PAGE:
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Fly Fishing Stories

Fishing Stories

Why Atlantic Canada and why Newfoundland?

by Hans van Klinken

The answer is quite simple. I wanted to study and discover the crucial similarities of an Atlantic salmon taking (dry) flies in Norway as opposed to Atlantic Canada. My ultimate goal was to find out why a salmon takes a dry fly aggressively in certain rivers and yet refuses to come to the surface in other streams. In addition, I wanted to test twenty years of knowledge of water quality, water levels, water flows, bottom structures and weather conditions which I had gained in Norway. The only study material I had available was some very detailed information on what I had written in several of my fishing diaries over the years. Since the early seventies, I had caught several grilse and even a few real salmon on a dry fly. However, very few people believed me. This forced me to continue my exploration on my own. By the end of the eighties, I was successfully able to catch grilse in the northern part of Norway using dry flies quite easily. However, my success was limited to only seventeen river systems in central and southwest Norway.

Another important observation I made was my success in catching salmon with dry flies was limited to warm or even extremely warm weather conditions. A similar striking observation was that nine of the 17 rivers were either tidal, or still in estuary regions with nice tidal current. The salmon or sea trout I caught in these rivers were some of the largest I have ever landed.

In the late eighties my interest in dry fly fishing for salmon and sea trout had become so intense that I began to look for any article and story about Atlantic salmon caught by dry flies. My search quickly lead me to fly fishermen and fly tiers who were familiar with fly fishing in Atlantic Canada, New Brunswick, Quebec and even in parts of the State of Maine, USA.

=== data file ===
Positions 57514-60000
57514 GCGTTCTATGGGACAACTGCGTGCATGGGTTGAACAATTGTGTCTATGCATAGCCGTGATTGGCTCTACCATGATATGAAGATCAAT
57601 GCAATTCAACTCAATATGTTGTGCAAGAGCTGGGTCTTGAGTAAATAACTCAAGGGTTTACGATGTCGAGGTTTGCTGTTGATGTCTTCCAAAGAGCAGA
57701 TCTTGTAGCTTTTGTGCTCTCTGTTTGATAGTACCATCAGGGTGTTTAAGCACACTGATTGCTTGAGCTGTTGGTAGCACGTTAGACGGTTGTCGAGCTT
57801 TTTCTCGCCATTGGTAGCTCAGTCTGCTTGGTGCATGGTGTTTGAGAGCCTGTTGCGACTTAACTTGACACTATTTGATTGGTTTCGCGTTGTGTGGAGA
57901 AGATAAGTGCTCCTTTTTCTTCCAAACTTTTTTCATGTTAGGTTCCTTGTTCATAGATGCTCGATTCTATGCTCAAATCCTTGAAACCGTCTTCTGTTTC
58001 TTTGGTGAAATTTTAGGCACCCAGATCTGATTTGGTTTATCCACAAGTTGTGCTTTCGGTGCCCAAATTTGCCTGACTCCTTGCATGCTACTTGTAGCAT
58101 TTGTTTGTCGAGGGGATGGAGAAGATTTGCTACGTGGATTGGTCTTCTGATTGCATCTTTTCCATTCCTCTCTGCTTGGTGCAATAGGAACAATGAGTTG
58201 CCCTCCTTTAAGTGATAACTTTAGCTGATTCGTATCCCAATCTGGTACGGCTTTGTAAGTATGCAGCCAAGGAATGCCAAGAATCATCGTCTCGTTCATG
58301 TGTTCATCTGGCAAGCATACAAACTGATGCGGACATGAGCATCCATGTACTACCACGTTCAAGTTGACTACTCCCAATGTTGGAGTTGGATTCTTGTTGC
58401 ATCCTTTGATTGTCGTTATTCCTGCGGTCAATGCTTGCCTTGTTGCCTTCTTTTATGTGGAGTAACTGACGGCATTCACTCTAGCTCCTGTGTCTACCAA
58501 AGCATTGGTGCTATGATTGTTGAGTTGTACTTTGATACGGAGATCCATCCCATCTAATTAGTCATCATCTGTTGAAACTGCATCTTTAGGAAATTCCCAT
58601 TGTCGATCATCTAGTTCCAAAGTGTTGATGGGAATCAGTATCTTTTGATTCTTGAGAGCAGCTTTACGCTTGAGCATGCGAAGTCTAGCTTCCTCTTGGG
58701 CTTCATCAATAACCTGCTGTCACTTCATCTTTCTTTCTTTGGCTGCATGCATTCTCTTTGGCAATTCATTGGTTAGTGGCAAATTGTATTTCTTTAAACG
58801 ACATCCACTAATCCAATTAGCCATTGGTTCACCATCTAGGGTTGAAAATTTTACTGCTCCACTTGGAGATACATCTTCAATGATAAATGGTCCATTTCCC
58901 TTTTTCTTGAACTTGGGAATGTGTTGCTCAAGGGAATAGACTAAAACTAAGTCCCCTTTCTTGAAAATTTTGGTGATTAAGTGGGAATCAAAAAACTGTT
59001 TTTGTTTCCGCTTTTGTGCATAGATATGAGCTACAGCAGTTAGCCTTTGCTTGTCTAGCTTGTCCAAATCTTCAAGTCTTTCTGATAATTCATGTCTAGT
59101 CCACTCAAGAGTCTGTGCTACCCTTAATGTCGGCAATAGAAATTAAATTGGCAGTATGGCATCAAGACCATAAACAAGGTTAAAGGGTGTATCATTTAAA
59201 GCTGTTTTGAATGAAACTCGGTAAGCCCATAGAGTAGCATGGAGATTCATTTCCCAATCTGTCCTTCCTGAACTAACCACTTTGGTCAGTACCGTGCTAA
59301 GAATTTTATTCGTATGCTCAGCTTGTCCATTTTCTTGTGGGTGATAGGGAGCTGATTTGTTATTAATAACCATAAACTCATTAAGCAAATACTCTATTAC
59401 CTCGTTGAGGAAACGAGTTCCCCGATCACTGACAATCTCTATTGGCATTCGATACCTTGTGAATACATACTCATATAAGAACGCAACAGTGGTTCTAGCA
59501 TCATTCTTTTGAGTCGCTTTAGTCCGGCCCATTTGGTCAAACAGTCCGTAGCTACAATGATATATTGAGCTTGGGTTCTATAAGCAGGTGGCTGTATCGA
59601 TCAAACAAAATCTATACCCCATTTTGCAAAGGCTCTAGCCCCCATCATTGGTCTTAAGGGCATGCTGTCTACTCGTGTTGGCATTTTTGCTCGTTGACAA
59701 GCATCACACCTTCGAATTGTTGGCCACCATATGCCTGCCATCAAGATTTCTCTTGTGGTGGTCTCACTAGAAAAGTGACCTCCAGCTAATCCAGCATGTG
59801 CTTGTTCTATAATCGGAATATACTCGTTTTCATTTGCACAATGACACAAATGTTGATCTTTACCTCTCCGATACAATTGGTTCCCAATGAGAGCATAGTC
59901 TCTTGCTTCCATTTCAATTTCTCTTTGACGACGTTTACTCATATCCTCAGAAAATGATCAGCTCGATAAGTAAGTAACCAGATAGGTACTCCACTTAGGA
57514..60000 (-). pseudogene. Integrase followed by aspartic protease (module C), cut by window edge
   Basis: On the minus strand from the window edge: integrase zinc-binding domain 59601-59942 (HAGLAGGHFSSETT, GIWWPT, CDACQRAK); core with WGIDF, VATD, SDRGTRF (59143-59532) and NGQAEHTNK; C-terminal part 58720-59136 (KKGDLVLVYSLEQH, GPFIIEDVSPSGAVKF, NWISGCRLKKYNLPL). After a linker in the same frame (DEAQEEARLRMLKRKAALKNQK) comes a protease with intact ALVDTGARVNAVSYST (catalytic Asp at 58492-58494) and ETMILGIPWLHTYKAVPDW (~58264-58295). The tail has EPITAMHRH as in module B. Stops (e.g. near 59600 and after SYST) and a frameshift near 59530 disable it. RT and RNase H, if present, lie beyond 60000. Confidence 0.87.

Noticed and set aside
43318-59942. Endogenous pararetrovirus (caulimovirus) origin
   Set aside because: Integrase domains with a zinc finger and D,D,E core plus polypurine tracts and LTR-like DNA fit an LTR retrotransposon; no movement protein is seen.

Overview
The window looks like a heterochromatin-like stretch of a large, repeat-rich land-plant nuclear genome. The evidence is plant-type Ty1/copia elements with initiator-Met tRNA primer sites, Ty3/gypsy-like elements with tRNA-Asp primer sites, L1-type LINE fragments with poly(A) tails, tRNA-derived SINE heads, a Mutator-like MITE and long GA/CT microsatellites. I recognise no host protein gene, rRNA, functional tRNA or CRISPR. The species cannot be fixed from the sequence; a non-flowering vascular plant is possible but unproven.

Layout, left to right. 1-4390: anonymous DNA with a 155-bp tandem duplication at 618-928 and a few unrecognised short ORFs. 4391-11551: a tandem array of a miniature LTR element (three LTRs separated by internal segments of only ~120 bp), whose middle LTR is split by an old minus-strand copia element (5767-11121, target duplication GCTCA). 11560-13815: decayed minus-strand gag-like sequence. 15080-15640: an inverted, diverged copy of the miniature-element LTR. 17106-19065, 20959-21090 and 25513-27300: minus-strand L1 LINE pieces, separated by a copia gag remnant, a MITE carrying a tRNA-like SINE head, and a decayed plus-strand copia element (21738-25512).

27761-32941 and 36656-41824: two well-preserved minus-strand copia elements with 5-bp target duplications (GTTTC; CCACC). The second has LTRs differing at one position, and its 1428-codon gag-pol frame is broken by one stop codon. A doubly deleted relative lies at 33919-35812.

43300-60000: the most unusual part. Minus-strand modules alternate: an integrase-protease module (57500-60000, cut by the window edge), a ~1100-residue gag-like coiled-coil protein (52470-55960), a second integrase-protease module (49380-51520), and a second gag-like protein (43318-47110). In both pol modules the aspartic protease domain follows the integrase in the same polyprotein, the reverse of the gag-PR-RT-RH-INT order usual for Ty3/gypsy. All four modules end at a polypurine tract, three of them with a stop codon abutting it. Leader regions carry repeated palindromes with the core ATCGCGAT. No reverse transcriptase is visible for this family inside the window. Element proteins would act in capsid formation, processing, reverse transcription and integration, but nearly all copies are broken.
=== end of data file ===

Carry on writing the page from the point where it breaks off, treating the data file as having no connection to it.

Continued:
My Klinkhåmer Special was garnering more international recognition and as a result, I was able to make many new contacts. With help from great friends like the late Alan Bramley from the Uk, and the late master fly tier Hans P.C de Groot from Holland, I was put in touch with other well known fly tiers and fly fishermen, such as Warren Duncan from New Brunswick and Al Worthington from New Hope Pa. Beginning in 1981, Alan Bramley was the owner of the famous hook company Partridge of Redditch and a big sponsor of my workshops and seminars. In 1989, he produced the special Klinkhåmer hook after my own design. It was Alan who put me in touch with his very good friend Warren Duncan. Hans de Groot introduced me to Al Worthington. Slowly, utilizing old fashion snail mail and handwritten letters, I started to build up an intense correspondence with Al and Warren. It didn’t take long before we were swapping flies, discussing our fishing techniques, and of course sharing our many experiences in catching Atlantic salmon by dry flies on both sides from the Atlantic. Al and I have developed a deep personal relationship although we never had the opportunity to meet one another in person.